Headwinds continued to affect air cargo demand in October, according to IATA’s monthly report.
Global demand, measured in cargo tonne-kilometers (CTKs), fell 13.6 percent compared to October 2021, and were down 13.5 percent for international operations.
Capacity was 0.6 percent below October 2021. This was the first year-on-year contraction since April 2022, however, month-on-month capacity increased by 2.4 percent in preparation for the year-end peak season. International cargo capacity grew 2.4 percent compared to October 2021.
IATA pointed to a number of factors that are contributing to the slowdown. New export orders, a leading indicator of cargo demand, are shrinking in all markets except China and South Korea, which registered slightly higher new export orders in October.
The latest global goods trade figures showed a 5.6 percent expansion in September, a positive sign for the global economy. This is expected to primarily benefit maritime cargo, with a slight boost to air cargo as well.
The US dollar has seen a sharp appreciation, with the broad real effective exchange rate in September 2022 reaching the highest level since 1986. A strong dollar affects air cargo. As many costs are denominated in dollars, the currency’s appreciation adds another layer of cost on top of high inflation and high jet fuel prices.
The Consumer Price Index increased slightly in G7 countries in October and remains at a decades’ high level of 7.8 percent. Inflation in producer (input) prices reduced by 0.5 percentage points to 13.3 percent in September.
“Cargo demand in October – while tracking below the exceptional performance of October 2021 – saw a 3.5 percent increase in demand compared to September. This indicates that the year-end will still bring a traditional peak-season boost despite economic uncertainties. But as 2022 closes out it appears that the current economic uncertainties will follow into the New Year and need continued close monitoring,” said Willie Walsh, IATA’s Director General.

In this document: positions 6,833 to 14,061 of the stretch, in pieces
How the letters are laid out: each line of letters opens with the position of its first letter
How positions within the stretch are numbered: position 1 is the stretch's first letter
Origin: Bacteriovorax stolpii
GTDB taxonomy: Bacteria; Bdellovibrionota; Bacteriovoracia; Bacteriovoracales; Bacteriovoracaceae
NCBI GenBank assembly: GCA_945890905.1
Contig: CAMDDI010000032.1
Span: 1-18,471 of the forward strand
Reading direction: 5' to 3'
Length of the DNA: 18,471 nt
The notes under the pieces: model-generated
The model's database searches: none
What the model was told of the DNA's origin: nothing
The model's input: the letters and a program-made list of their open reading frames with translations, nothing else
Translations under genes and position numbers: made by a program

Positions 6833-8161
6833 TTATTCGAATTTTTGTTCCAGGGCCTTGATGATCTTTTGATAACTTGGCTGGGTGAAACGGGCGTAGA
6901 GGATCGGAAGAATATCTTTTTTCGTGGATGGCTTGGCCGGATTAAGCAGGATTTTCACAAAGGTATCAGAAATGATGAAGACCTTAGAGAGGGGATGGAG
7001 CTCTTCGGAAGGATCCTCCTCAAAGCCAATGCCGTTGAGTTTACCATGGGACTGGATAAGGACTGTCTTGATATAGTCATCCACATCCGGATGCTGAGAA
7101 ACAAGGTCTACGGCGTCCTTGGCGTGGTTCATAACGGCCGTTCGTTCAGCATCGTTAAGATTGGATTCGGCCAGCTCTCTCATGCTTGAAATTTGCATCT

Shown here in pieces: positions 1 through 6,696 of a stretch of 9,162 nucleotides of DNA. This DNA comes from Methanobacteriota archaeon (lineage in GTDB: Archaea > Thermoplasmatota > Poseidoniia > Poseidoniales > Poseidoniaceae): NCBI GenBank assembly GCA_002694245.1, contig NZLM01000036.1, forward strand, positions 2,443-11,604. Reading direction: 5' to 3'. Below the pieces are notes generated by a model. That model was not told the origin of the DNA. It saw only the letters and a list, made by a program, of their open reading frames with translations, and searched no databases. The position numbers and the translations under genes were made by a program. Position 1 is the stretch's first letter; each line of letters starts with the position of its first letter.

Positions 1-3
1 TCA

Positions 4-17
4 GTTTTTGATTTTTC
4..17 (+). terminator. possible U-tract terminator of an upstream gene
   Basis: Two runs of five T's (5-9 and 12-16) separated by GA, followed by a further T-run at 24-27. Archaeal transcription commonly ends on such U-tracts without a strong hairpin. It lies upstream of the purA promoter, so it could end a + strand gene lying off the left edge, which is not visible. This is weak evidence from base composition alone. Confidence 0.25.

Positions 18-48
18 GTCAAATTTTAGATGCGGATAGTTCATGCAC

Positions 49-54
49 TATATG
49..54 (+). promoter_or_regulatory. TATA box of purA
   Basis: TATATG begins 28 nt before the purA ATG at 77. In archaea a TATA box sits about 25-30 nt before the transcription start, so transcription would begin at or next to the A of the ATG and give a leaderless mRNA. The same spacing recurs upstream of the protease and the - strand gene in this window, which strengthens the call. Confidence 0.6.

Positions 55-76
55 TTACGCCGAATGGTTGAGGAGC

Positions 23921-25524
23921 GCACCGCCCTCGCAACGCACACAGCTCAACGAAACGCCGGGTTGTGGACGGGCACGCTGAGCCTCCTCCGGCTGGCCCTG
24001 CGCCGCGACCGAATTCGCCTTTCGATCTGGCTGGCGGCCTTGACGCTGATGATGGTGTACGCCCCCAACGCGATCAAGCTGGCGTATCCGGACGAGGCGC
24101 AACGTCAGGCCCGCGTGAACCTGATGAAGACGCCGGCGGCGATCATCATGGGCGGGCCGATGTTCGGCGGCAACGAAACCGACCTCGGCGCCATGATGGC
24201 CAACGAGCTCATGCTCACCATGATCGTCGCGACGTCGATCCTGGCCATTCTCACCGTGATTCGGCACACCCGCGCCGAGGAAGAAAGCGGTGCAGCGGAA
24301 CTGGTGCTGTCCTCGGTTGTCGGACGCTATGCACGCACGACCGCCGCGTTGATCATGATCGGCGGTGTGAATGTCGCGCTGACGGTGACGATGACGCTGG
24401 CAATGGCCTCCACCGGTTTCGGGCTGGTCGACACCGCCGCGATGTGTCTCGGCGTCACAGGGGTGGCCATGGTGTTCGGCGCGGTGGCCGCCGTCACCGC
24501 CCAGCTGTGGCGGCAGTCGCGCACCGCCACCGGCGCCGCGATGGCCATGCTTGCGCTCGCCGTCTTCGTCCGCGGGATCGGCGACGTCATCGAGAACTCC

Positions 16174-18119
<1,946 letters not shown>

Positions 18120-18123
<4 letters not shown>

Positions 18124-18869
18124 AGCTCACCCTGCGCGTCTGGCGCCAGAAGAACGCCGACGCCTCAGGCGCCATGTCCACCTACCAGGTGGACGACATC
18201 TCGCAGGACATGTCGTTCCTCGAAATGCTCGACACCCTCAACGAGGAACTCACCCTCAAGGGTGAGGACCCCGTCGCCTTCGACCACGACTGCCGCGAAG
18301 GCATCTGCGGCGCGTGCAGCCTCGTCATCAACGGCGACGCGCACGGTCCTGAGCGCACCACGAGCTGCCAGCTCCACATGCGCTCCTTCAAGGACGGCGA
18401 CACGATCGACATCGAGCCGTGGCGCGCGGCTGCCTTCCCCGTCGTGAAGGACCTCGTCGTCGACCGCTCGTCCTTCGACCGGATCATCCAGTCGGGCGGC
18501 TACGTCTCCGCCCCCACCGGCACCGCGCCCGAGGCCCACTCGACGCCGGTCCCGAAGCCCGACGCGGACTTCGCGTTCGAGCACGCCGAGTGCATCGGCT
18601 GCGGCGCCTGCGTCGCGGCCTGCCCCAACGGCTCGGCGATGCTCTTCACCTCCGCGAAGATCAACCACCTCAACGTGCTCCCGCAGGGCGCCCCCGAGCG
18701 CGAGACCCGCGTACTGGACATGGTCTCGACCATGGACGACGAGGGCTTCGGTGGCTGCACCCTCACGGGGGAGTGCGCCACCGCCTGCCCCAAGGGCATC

Asia-Pacific airlines saw their air cargo volumes decrease by 14.7 percent in October 2022 compared to the same month in 2021. This was a decline in performance compared to September (-10.7 percent). Airlines in the region continue to be impacted by the war in Ukraine, and lower levels of trade and manufacturing activity due to Omicron-related restrictions in China. Available capacity in the region decreased by 2.8 percent compared to 2021.
North American carriers posted an 8.6 percent decrease in cargo volumes in October 2022 compared to the same month in 2021. This was a decline in performance compared to September (-6.0 percent). Capacity increased 2.4 percent compared to October 2021.
European carriers saw an 18.8 percent decrease in cargo volumes in October 2022 compared to the same month in 2021. This was the worst performance of all regions and a decline in performance compared to September (-15.6 percent). This is attributable to the war in Ukraine. High inflation levels, most notably in Turkey, also affected volumes. Capacity decreased 5.2 percent in October 2022 compared to October 2021.
Middle Eastern carriers experienced a 15.0 percent year-on-year decrease in cargo volumes in October 2022. This was a marginal improvement to the previous month (-15.8 percent). Stagnant cargo volumes to/from Europe impacted the region’s performance. Capacity increased 1.0 percent compared to October 2021.
Latin American carriers reported a decrease in demand of 1.4 percent in cargo volumes in October 2022 compared to October 2021. This was the strongest performance of all regions, however it still was a significant decline in performance compared to September (10.8 percent). This was the first decline in volumes since March 2021. Capacity in October was up 19.2 percent compared to the same month in 2021.
African airlines saw cargo volumes decrease by 8.3 percent in October 2022 compared to October 2021. This was a significant decrease in the growth recorded the previous month (0.1 percent). Capacity was 7.4 percent below October 2021 levels.